The more nationalist and Western-leaning team that rose to power on the back of a bloody popular revolt is viewed with derision by Putin and increasing warmth by Washington and EU states.
Putin’s March 1 decision to order troops into Crimea for the “protection” of the Russian-speaking majority there now threatens to invite a host of political and economic sanctions that could leave the Kremlin more isolated from the West than at any point since the 1989 fall of the Berlin Wall.
Merkel, a fluent Russian speaker whose upbringing in Communist East Germany shaped both her cautious approach to Moscow and understanding of the importance of keeping relations with the Kremlin on track, delivered her most ominous warning to date in an appearance before the German parliament.
“If Russia continues its course of the last weeks, it would not only be a catastrophe for Ukraine,” the German chancellor told the chamber.
“It would not only change the relationship of the European Union as a whole to Russia. No, it would also, and I am firmly convinced of this, massively damage Russia both economically and politically.”
Merkel accused Russia of using the “failed” expansionist tactics of the previous two centuries.
Russia’s parliament is still due to consider legislation next week simplifying the process for the annexation of Crimea — a strong possibility after the Black Sea region holds a referendum on Sunday on becoming a formal part of the Russian Federation.
The Organisation for Economic Cooperation and Development (OECD) — a respected policy forum for wealthy democracies — meanwhile said it was postponing the process for Russia to join the 34-member group.
The European Union is due to debate travel bans and asset freezes on Monday against Russian officials held responsible for threatening Ukraine’s territorial integrity.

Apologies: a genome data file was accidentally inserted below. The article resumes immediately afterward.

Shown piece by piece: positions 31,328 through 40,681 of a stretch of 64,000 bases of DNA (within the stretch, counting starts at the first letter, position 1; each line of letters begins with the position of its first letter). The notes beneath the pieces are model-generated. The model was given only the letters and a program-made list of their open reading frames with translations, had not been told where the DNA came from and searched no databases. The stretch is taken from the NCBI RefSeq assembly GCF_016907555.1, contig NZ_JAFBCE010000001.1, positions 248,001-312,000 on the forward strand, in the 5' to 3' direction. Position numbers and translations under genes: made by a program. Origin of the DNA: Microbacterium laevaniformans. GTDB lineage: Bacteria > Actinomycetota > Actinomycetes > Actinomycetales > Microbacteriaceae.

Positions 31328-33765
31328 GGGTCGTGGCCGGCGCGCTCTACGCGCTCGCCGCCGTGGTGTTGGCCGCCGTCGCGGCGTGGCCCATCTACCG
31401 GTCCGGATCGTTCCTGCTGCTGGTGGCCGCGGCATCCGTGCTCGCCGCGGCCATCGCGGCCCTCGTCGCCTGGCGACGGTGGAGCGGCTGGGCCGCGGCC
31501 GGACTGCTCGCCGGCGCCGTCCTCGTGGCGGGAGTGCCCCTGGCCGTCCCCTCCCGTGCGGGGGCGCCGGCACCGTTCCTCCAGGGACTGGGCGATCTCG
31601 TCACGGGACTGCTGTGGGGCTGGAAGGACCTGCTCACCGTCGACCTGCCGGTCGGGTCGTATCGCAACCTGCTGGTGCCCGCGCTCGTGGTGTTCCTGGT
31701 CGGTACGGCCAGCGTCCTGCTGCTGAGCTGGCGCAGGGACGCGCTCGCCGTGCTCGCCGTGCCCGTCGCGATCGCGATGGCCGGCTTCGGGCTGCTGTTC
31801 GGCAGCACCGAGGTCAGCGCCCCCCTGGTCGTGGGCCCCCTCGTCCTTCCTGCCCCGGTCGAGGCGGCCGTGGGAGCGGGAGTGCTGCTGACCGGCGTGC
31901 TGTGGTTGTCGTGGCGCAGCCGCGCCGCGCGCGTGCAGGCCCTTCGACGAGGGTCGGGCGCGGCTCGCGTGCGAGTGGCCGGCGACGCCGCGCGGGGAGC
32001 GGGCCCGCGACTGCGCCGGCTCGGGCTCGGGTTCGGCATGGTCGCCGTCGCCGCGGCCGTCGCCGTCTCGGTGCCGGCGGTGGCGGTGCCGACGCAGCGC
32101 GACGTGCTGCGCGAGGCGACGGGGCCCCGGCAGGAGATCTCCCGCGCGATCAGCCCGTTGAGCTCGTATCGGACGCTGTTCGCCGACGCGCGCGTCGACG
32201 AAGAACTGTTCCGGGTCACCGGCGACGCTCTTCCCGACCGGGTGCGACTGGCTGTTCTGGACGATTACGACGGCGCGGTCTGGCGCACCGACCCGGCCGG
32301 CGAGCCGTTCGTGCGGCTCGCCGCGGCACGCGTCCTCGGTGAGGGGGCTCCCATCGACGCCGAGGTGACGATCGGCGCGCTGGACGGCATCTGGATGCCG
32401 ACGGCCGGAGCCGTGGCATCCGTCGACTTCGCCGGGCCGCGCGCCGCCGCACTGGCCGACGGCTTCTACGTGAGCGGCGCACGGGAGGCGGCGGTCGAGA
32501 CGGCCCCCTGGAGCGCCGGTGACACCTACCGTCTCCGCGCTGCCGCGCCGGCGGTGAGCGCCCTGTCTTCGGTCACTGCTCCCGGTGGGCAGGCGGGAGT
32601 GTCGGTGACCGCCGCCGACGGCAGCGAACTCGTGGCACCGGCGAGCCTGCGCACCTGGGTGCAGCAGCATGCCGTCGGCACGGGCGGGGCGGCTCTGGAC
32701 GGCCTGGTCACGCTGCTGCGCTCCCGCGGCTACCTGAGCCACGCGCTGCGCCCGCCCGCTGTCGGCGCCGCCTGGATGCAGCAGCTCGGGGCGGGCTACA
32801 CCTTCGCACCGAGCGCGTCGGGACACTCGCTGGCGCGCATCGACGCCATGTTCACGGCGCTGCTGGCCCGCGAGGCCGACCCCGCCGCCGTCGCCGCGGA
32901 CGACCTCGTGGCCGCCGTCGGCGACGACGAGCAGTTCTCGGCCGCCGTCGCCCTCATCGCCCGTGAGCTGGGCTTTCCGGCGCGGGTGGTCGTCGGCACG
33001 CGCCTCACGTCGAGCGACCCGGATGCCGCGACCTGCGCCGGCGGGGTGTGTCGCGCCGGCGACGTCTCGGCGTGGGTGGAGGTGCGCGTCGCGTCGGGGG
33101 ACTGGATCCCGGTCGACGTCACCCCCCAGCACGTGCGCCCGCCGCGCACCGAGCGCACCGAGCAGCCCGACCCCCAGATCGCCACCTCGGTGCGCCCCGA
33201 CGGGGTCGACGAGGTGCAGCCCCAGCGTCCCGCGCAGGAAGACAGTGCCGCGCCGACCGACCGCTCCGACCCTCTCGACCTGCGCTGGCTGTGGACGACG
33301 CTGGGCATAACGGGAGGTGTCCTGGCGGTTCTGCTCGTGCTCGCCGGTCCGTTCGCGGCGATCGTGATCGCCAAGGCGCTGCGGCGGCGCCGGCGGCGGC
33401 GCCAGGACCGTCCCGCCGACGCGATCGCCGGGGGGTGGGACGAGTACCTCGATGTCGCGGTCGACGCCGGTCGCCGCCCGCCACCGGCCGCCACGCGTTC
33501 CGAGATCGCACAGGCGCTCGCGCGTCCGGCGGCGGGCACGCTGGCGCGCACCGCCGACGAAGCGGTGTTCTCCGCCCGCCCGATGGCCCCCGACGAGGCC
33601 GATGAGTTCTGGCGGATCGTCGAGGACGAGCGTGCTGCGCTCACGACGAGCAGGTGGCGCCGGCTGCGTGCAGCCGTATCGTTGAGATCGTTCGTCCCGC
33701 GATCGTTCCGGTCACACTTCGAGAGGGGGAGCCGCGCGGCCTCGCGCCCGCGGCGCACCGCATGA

The White House has been moving towards punitive measures faster than its European allies — their financial and energy sectors intertwined tightly with Russia — and has already approved visa restrictions and financial penalties on Moscow officials.
Obama told Ukraine’s visiting Prime Minister Arseniy Yatsenyuk on Wednesday that Washington was willing to move much further still if Putin failed to soften his stance immediately.
“There’s another path available and we hope President Putin is willing to seize that path,” Obama told reporters after awarding Yatsenyuk, whose legitimacy Putin rejects, the honour of a government leader by meeting him in the Oval Office.
“But if he does not, I’m very confident that the international community will stand firmly behind the Ukrainian government.”
US officials say Moscow will have its best chance to show a willingness to compromise and avert even more punishing Western measures on Friday during talks in London between Kerry and Russian Foreign Sergei Lavrov.
But Russia has so far shown no willingness to either call back its troops or reconsider its support for a referendum that both Kiev and much of the global community view as illegitimate.
The White House said on Sunday that even Moscow’s key diplomatic ally Beijing supported Ukraine’s “sovereignty and territorial integrity” after talks between Obama and Chinese President Xi Jinping.